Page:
Umami, the 5th Taste

The taste of umami [旨み] was discovered by Professor Kikunae Ikeda in the beginning of the 20th century. It was a whole century before the umami taste receptors on the tongue were discovered by scientists in 2002, next to our tastes of sweet, sour, salty and bitter. Umami is a natural glutamate, an amino acid, that produces a savoury and long-lasting taste. It is also manufactured as an artificial food additive that we know as MSG (monosodium glutamate), E621 and others. Umami is a taste enhancer. It is added to many ready-made foods. Because of umami, up to 40% less salt can be used. It is also said that MSG might be bad for your health, and some people are sensitive to it.

Luckily, the very satisfying umami flavour is naturally present in a wide range of foods that can be easily used in our daily food routine. To name but a few: tomato, onion, mature cheese (with Parmigiano Reggiano as number one), mushrooms (especially dried ones like shiitake), truffle, sardines, seaweed and much more.

Umami in Soy Sauce

In the Japanese kitchen, we add umami to our dishes, for instance in the form of soy sauce, miso, katsuobushi [鰹節] (dried, smoked and shaved bonito) and dashi made with kombu [昆布] and/or dried shiitake, natural rice vinegar, different kinds of seaweeds, tsukemono [漬物] (vegetables made durable and extra tasty through fermentation), and not to forget the sweet and salty umeboshi [梅干し] (a salt pickled Japanese plum, which is really a small apricot).

Umami Bombs

umami in tomato

I love to “stack” umami flavours to make umami bombs. For instance, small sweet peeled tomatoes marinated for 24 hours in thick tomato juice with a bit of good natural rice vinegar and some sugar. Then serve them with a drop of the marinate and sprinkle them with yukari, a furikake with dried shiso leaf, salt and sugar. You could also add a little bit of dried yuzu peel or a bit of finely grated peel of a salt-preserved lemon.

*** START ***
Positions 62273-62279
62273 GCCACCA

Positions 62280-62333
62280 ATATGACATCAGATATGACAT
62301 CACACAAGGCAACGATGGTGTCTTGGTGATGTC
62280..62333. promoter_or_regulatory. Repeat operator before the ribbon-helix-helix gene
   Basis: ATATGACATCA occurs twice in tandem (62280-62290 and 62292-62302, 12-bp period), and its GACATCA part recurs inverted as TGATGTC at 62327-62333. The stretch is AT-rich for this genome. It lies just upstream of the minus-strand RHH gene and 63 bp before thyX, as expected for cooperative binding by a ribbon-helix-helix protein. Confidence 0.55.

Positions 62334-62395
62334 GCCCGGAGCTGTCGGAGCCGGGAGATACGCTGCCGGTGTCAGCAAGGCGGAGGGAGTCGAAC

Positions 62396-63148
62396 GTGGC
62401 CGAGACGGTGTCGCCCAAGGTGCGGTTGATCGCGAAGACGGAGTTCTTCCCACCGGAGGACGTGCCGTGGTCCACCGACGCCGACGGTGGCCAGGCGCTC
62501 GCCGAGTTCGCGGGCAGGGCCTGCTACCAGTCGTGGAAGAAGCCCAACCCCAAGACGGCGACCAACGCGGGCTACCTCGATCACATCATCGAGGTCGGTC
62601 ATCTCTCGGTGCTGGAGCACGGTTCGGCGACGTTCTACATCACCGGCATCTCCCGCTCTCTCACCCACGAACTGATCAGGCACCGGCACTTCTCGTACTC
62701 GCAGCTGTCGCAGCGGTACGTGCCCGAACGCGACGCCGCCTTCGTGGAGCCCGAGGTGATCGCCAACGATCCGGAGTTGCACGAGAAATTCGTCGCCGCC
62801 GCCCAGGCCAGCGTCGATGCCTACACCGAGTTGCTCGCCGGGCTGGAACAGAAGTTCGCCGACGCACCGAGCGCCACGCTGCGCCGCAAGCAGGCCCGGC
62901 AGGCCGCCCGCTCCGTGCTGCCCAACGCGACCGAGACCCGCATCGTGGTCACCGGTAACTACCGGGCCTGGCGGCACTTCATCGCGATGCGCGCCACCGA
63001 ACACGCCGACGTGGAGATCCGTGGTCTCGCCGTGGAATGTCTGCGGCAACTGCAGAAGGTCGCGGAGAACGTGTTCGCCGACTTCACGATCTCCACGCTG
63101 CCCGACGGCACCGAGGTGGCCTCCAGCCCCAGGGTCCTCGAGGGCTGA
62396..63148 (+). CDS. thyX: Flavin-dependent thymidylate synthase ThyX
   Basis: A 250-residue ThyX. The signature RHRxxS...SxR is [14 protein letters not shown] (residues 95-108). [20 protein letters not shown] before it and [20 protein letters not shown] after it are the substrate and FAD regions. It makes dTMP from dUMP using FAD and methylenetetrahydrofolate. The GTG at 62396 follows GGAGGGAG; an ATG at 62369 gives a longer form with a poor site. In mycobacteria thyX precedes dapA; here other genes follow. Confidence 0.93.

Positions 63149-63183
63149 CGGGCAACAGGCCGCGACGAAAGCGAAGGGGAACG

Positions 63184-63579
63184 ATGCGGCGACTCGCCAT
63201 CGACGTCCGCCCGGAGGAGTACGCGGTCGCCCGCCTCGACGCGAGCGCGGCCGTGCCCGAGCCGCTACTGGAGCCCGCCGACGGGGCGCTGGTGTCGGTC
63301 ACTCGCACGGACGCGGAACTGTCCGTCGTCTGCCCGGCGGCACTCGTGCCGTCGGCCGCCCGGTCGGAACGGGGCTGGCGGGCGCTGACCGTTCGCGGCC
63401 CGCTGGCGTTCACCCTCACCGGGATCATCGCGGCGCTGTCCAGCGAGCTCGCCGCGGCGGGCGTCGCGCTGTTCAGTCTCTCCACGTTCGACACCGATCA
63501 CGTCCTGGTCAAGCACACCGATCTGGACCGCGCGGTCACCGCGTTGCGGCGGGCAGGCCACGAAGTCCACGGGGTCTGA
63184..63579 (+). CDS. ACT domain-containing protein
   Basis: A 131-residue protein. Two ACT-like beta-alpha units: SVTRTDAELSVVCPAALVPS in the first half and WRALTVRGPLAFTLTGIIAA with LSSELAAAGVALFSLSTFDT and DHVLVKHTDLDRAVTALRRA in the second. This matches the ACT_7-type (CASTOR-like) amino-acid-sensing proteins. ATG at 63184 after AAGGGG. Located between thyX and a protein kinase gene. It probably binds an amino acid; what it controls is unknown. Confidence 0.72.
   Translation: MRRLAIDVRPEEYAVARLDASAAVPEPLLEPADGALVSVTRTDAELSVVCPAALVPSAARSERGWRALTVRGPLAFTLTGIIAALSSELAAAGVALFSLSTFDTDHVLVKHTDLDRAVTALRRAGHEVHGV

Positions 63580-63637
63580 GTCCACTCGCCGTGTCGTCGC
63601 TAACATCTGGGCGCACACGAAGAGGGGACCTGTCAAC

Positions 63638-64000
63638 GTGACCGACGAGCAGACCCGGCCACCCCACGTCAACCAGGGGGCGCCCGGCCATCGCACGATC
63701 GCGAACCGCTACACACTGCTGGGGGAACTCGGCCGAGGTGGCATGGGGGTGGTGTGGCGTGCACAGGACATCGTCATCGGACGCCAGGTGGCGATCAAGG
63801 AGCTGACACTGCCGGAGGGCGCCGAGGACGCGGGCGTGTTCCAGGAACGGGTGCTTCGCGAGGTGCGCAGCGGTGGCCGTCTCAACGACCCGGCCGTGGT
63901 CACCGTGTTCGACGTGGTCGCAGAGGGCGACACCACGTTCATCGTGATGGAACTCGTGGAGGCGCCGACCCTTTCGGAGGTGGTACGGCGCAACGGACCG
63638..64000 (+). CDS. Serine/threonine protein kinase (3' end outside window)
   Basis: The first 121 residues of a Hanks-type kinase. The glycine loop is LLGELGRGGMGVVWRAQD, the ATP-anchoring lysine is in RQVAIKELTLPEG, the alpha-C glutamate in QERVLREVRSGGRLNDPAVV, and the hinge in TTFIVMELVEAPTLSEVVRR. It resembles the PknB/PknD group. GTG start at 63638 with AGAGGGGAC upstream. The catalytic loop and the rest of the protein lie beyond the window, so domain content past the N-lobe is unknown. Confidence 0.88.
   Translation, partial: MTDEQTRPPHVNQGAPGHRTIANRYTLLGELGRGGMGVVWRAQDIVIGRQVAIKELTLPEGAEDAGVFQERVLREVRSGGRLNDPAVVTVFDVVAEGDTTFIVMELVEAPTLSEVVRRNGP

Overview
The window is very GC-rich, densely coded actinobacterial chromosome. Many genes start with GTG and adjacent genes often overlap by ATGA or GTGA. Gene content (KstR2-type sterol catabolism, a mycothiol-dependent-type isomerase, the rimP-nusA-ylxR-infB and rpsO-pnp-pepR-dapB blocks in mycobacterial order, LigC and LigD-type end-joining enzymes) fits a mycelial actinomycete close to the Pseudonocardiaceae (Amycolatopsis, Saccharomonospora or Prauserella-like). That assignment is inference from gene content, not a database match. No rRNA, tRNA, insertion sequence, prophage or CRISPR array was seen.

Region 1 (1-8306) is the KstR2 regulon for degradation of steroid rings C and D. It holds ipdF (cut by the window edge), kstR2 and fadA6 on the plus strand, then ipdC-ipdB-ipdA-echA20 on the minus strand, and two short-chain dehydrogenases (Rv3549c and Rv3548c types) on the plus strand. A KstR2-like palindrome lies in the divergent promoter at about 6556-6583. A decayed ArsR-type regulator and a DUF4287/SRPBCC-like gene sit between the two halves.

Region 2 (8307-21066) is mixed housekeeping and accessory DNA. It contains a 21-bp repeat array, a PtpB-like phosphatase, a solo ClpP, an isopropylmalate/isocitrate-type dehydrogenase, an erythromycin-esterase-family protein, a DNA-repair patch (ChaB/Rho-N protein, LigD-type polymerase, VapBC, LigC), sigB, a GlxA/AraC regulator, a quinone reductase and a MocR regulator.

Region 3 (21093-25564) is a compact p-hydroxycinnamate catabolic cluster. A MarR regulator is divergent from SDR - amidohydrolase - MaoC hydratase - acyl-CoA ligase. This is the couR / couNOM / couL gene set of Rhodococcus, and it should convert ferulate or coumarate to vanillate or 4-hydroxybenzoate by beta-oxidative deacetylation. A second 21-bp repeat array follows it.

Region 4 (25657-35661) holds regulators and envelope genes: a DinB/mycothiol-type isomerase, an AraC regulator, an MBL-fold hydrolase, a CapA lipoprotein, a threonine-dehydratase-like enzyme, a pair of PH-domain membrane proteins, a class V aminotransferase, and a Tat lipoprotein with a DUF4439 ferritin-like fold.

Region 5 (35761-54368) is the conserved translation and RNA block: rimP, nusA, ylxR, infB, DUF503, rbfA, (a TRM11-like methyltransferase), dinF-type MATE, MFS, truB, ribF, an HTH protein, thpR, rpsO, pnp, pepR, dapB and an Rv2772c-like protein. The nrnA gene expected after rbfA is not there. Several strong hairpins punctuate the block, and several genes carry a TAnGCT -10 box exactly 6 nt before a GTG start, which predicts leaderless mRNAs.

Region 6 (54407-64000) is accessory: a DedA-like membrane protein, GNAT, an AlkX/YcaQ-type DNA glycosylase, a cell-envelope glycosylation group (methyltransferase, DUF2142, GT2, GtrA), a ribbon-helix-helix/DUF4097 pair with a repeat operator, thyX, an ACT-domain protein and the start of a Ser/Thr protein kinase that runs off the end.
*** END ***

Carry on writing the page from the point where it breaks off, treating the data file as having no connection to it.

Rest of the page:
Before we can use the umami in katsuobushi, the bonito undergoes an elaborate process. There are quite a few YouTube videos explaining katsuobushi. I like this one:


 Jeannette Stakenburg, Hoevelaken, January 15, 2022


Jeannette Stakenburg is an expert of Japanese food, born in the Netherlands.

Jeannette Stakenburg

Jeannette Stakenburg と申します。アムステルダムに生まれました。40年前Hoevelakenに引っ越しました。

I had been working for KLM Royal Dutch Airlines for 37 years as a member of the cabin crew. The last 12 years as senior purser. I retired a few years ago after having flown around the world numerous times. The visiting of foreign countries kindled my love of cooking. During the years my culinary hobby evolved, and since 2008 I have been giving Japanese cooking classes on a regular basis and with great enthusiasm.
I got more and more interested in Japan, not only from the culinary point of view but also from a cultural and language point of view. Regular visits to different language schools in Japan allowed me to immerse myself into all of these aspects.
I shall be happy to share with you my experiences with Japanese food in a regular culinary column on JACCU.



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